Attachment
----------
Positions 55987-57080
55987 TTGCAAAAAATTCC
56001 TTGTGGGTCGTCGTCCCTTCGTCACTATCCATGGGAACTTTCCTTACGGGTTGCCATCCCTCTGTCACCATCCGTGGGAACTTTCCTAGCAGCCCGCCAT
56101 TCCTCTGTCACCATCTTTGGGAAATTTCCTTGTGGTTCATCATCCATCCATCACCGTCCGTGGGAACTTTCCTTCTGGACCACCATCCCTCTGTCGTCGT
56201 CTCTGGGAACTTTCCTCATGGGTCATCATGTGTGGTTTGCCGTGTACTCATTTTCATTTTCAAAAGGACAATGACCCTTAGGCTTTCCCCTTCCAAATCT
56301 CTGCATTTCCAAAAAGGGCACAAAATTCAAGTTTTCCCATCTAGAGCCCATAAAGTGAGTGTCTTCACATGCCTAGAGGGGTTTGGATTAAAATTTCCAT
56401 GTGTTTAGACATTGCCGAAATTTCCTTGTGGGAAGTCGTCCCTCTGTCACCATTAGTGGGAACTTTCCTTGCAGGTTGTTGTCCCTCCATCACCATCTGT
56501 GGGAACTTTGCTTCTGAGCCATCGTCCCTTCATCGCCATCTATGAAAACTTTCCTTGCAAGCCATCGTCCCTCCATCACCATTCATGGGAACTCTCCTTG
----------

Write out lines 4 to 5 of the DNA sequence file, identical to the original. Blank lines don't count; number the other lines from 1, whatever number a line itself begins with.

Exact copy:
56101 TCCTCTGTCACCATCTTTGGGAAATTTCCTTGTGGTTCATCATCCATCCATCACCGTCCGTGGGAACTTTCCTTCTGGACCACCATCCCTCTGTCGTCGT
56201 CTCTGGGAACTTTCCTCATGGGTCATCATGTGTGGTTTGCCGTGTACTCATTTTCATTTTCAAAAGGACAATGACCCTTAGGCTTTCCCCTTCCAAATCT